Clemency

A grant of clemency can change, lighten, lessen or revoke a sentence.

Article 14 of the Indonesian Constitution gives the President a broad power to grant clemency – or in Indonesian, grasi.  

A grant of clemency doesn’t mean the prisoner walks free from jail; in a death penalty case it means the prisoner stays in jail but does not face execution.

Applications for clemency must be made in writing to the President after appeals are exhausted.  After taking the Supreme Court's advice, the President then grants or refuses the application for clemency.

Please sign the petition to ask President Susilo Bambang Yudhoyono to grant clemency to Andrew and Myuran, changing their death sentences to an appropriate prison sentence.

What is clemency?

Clemency is an act of mercy.  It involves the executive branch of Government making a decision to reduce the sentence imposed by the Court.  In this case, we are asking Indonesia's President Susilo Bamband Yudhoyono to grant clemency against the death sentences received by Andrew and Myuran.

Why should clemency be granted?

Andrew and Myuran have now admitted and apologised for their crimes. They are doing their best to better themselves and help those around them.

Andrew and Myuran were convicted of trafficking drugs from Indonesia to Australia. They admit they committed that crime. They admit that they were selfish and greedy and they have now completely reformed. Their crime was not a violent one. 

Andrew and Myuran agree that they deserve punishment. They do not deserve to be executed by firing squad. This is why we ask that President Susilo Bambang Yudhoyono grant clemency.

About President Yudhoyono

Susilo Bambang Yudhoyono, known as SBY, has been the President of the Republic of Indonesia since 2004. A former military officer and reformist politician, he ran for election on a platform of peace, prosperity and democratic reform as leader of Indonesia's Democratic Party.

President Susilo Bambang Yudhoyono is a strong president who knows the importance of law and order and, as a leader in South-East Asia, is also an advocate for human rights, as demonstrated by his Government's recent support for Indonesian migrant workers in Saudi Arabia.

About Indonesia's criminal justice system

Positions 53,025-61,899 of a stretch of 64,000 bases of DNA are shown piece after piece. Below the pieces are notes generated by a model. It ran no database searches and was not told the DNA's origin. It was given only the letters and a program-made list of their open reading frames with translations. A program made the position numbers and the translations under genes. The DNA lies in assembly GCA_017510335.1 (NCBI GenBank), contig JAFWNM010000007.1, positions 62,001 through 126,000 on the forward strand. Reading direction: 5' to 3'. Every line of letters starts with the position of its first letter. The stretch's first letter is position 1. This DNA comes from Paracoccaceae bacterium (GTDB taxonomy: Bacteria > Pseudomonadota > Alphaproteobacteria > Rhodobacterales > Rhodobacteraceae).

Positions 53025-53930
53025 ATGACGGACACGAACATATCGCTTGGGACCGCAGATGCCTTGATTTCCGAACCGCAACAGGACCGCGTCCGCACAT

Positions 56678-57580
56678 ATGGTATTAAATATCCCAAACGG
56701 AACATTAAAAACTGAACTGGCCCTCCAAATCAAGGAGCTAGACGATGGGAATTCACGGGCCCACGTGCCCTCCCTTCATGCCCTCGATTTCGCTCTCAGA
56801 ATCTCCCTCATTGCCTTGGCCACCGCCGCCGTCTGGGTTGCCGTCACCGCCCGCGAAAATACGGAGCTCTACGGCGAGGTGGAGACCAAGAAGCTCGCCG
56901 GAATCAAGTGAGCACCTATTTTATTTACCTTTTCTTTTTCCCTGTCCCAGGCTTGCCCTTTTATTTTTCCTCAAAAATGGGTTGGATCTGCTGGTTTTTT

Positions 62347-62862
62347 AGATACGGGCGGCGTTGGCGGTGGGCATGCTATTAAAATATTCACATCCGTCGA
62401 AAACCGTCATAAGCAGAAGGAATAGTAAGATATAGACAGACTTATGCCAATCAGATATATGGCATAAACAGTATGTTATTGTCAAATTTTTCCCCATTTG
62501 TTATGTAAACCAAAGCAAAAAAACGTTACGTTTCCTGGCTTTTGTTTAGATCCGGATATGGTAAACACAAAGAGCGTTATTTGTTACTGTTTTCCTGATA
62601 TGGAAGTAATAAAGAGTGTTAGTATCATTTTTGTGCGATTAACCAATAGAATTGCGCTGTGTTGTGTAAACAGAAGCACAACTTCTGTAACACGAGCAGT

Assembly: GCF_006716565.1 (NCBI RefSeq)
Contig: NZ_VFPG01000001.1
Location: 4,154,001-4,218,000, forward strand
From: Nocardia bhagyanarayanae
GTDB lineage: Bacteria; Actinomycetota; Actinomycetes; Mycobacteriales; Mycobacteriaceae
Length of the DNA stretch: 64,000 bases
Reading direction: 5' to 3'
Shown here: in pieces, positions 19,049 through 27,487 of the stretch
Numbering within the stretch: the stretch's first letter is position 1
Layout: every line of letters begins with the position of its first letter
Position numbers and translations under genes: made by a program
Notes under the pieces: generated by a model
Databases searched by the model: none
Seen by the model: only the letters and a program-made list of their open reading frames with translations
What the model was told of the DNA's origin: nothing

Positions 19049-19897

It has been wrongly reported that Indonesia's legal system presumes suspects guilty. This is not the case. Indonesia recognises the presumption of innocence and requires the prosecution to prove guilt before a fair court. The Indonesian Government, led by President Susilo Bambang Yudhoyono, has taken steps to reform the judicial process and root out corruption.

Indonesia is a signatory to several international human rights treaties, including the International Covenant on Civil and Political Rights.  It has made steady progress in reforming its criminal justice system and in particular its death penalty system.  The last people to be executed in Indonesia were the Bali bombers Imam Samudra, Amrozi and Mukhlas. They were executed in November 2008, and they spoke about their crimes as if they were without remorse.

Clemency for Andrew and Myuran would be consistent with President Susilo Bambang Yudhoyono's focus on law and order. In this case, where prisoners have reformed and are able to reform others, the value of clemency is significant.  Indonesia would benefit from the positive message a grant of clemency sends about its system of justice.

About the death penalty

Indonesian law allows the death penalty for certain crimes. Execution is performed by firing squad.  A group of 8 soldiers is chosen, all but two of whom have rifles with live ammunition. The reports from an eye witness of one execution in 2008 were that the prisoner lay writhing on the ground many minutes before dying.

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